Tag Archives: joy

Wholesome Living, Celebration & Gladness of Heart

Mormon-Hippie-Wholesome-Living,-Celebration--Cake-photo-by-wikimedia-commons-CdnStarSeveral years ago, I attended a lecture by Michael Pollan at Abravanel Hall in Salt Lake City, Utah.  He had been invited by the “Slow Food Utah” organizers and his subject was about the nature of food, our environment, and healthful eating. He displayed on a very large screen a photo of a decadently rich and luscious slice of chocolate cake.  The reaction, as he expected, was a collective groan of desire and guilt from the audience.  He went on to say that in America that is the general reaction.  However, in France, the reaction is one of Celebration!

One of my favorite books is French Women Don’t Get Fat:  The Secret of Eating For Pleasure by Mireille Guiliano.  Not only is it an absolutely delightful and inspiring read, but it seems to me that the French people seem to understand and live the Word of Wisdom!  There are a few things I personally set aside — the author builds a pretty persuasive case for enjoying a glass of wine with dinner!  But I live by my rules!

Consider a few of the French philosophies found in French Women Don’t Get Fat:


As we study, ponder and pray, a new perspective and attitude toward food and healthy living takes shape, and a new kind of gratitude flows from deep within as we receive the wonderful blessings and experiences good food offers us.

In the Doctrine & Covenants, Section 59, the Lord commands the saints to righteous living and offers these words:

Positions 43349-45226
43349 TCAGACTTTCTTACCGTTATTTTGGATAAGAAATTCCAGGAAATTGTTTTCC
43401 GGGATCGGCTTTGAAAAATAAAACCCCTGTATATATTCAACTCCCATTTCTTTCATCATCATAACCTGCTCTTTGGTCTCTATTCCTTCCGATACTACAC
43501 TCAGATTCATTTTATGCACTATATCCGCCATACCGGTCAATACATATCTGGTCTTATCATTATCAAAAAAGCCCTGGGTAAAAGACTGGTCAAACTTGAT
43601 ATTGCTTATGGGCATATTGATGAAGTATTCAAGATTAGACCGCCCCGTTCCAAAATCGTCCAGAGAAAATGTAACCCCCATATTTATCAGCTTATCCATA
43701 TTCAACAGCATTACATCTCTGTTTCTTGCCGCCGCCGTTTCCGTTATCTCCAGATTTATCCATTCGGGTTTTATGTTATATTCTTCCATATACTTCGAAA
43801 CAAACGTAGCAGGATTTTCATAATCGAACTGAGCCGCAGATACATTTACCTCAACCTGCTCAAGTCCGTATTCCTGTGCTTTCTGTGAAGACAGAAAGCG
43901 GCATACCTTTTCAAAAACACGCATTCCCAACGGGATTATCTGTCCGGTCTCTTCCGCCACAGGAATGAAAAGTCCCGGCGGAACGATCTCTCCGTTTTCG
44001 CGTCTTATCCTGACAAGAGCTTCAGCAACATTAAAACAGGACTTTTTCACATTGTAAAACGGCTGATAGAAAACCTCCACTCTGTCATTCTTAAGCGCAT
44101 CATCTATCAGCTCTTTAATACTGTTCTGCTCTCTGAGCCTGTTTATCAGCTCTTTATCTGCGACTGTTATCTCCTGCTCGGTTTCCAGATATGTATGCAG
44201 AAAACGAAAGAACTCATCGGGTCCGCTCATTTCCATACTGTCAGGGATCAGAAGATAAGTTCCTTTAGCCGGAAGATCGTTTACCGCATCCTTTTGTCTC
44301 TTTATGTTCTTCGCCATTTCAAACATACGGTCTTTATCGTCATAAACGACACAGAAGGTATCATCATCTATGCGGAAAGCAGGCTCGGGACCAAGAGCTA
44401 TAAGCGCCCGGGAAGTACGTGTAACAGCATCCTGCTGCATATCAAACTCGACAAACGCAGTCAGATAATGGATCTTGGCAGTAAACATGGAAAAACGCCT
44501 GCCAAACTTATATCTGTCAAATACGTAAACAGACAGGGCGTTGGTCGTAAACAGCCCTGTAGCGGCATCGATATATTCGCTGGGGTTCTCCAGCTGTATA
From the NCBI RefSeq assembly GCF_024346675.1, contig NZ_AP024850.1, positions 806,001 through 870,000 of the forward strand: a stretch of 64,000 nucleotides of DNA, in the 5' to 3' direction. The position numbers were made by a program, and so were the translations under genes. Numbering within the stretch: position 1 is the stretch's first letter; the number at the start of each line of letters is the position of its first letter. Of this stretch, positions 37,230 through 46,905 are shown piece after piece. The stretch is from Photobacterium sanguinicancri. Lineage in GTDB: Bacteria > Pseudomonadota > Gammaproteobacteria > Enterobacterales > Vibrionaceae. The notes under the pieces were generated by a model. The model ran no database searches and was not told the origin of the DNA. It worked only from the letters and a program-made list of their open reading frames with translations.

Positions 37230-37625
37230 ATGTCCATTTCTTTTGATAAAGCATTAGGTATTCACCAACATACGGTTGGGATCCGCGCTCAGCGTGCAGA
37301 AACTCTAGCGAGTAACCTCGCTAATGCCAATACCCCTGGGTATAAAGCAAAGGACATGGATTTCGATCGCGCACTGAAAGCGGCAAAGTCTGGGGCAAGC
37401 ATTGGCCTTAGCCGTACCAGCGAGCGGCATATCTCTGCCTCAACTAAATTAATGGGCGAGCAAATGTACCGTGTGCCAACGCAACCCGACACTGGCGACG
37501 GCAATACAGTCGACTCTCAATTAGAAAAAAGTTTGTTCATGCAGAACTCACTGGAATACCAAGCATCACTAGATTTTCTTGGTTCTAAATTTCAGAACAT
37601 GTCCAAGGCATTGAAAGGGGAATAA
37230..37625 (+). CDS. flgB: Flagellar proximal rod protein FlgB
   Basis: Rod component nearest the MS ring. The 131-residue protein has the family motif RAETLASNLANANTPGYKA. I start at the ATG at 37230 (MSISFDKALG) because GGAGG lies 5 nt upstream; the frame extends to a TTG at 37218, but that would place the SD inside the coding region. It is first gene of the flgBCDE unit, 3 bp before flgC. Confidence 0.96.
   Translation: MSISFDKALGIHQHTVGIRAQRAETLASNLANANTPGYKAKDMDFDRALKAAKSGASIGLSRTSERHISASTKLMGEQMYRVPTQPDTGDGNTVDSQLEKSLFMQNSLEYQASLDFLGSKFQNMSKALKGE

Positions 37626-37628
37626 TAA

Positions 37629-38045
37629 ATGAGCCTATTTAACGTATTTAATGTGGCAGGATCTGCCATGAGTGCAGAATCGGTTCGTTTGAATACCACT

Yea, blessed are they whose feet stand upon the land of Zion, who have obeyed my gospel; for they shall receive for their reward the good things of the earth, and it shall bring forth in its strength.

Verily I say, that inasmuch as ye do this, the fullness of the earth is yours . . . the herb, and the good things which come of the earth, whether for food or for raiment, or for houses, or for barns, or for orchards, or for gardens, or for vineyards;

Yea, all things which come of  the earth, in the season thereof, are made for the benefit and the use of man, both to please the eye and to gladden the heart;

Yea, for food and for raiment, for taste and for smell, to strengthen the body and to enliven the soul.

And it pleaseth God that he hath given all these things unto man; for unto this end were they made to be used, with judgment . . . D&C 59:3 16-20 (italics added)

I believe we can, with gratitude and not remorse, indulge in beautiful, festive, and delicious celebrations that bind us as families and friends and cultures.

Let’s Celebrate!

— Lori Henderson, Producer/Host of “Mormon Tea” on the Mormon Media Network.

Copyright © 2015 by Energy Media Works LLC

This is an excerpt from a “Mormon Tea” article posted by Mormon Media Network.  To view the article in its entirety, click here.

This is an excerpt from a “Mormon Tea” article posted by Mormon Media Network.  To view the article in its entirety, click here.


If you have comments or questions, we would like to hear them. Just click on leave a comment below.


Mormon Hippie is a member of the Mormon Media Network.


Image Credits:

Balloons by: morguefile.com, Pippalou

Chocolate Cake by: wikimedia commons, Constar

French flag background by: wikimedia commons, Lokal_Profil


Finding Peace

Finding peace can sometimes feel like an elusive butterfly. We see it. We know what it looks like. It seems within reach, but when we get close it moves away…not far away, but just out of reach.

Ralph Waldo Emerson said: “Nobody can bring you peace but yourself.”